2. The Watch in question was part of a large vintage watch Auction conducted by Respondent, prior to which Respondent issued the Catalogue and previewed the watches (including the Watch in question) for viewing and examination around the world, including by Respondent’s own watch experts who deemed the Watch dial to be authentic.4
3. No watch expert who examined the Watch prior to, or at the time of or since, the Auction, whether an in-house or outside expert of Respondent, nor any other watch expert, apprised Respondent of any opinion that the Watch was not authentic.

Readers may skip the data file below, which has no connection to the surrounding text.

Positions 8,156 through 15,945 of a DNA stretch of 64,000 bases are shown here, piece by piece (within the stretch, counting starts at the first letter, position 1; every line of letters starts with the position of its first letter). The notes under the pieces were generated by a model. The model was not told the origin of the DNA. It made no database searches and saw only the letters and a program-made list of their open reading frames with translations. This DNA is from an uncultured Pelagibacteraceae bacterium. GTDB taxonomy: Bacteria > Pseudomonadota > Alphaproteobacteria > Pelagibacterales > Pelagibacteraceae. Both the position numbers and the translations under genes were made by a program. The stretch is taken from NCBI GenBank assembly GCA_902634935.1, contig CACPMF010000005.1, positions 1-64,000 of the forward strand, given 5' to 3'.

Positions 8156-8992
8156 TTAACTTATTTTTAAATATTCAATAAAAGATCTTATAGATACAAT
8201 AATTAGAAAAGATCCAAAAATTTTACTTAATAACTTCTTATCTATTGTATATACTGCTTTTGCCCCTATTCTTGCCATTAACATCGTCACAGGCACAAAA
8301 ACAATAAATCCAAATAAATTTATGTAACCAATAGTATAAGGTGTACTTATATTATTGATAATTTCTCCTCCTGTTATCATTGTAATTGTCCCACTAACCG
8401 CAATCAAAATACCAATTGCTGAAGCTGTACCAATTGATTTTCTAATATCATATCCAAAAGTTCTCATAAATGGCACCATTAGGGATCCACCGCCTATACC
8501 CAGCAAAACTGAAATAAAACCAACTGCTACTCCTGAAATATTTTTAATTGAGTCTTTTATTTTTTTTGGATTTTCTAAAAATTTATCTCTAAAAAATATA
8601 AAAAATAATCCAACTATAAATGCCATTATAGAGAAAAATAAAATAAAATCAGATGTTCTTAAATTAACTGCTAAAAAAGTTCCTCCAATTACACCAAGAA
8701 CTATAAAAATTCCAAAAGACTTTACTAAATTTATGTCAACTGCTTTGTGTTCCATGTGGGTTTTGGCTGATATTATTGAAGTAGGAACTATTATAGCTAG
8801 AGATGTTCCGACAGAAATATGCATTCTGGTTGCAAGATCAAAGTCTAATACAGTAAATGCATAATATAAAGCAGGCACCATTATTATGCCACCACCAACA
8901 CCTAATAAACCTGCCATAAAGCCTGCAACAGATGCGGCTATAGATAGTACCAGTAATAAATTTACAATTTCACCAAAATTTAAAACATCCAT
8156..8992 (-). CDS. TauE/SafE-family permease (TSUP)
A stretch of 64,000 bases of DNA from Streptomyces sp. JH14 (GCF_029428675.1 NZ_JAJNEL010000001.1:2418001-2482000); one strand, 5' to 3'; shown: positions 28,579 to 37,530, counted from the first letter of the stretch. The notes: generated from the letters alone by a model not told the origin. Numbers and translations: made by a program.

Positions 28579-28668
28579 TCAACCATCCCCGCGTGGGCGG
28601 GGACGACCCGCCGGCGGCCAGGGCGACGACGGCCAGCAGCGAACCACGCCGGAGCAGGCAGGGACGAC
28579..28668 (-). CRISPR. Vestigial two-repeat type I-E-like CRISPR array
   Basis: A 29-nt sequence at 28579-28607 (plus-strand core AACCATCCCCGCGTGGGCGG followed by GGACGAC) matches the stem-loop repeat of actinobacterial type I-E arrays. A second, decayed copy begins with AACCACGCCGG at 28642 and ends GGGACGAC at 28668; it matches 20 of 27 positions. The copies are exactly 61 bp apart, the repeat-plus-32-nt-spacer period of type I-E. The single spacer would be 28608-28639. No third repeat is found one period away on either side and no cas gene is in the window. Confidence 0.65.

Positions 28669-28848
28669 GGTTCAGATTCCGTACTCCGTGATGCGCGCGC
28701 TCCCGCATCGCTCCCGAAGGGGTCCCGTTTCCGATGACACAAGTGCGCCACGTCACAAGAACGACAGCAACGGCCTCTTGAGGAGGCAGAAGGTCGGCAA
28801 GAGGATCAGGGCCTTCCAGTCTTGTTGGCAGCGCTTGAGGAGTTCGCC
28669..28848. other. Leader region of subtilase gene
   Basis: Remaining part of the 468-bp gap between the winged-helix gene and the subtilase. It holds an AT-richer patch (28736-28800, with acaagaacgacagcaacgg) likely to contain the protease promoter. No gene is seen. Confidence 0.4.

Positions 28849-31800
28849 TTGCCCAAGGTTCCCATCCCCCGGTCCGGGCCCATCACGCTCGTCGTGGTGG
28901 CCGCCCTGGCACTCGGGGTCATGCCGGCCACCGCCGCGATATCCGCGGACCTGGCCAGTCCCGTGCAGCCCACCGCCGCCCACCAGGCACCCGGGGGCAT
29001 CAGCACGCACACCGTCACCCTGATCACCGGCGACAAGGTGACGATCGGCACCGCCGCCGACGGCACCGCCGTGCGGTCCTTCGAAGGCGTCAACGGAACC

4. Upon learning of Claimant’s claim that the Watch dial was counterfeit, Respondent, at Zimmerman’s direction, engaged Erich Lorenz ("Lorenz"), an independent consultant to Respondent who is a Rolex vintage watch expert, to render an opinion as to the authenticity of the Watch dial. Lorenz opined that the Watch dial was authentic and not a counterfeit, an opinion concurred with by Respondent’s in-house Rolex vintage watch experts who viewed the photos of the internal view of the Watch dial that had been provided by Claimant to Respondent.
5. Respondent rejected Claimant's demand for a return of the purchase price in exchange for the Watch on the grounds that (i) the Watch was no longer in the original condition as when it was sold to Claimant in 2008, i.e., due to the """ mark that had been made on the Watch, and further that the Watch was as a result devalued; and (ii) Claimant was not otherwise entitled to such refund.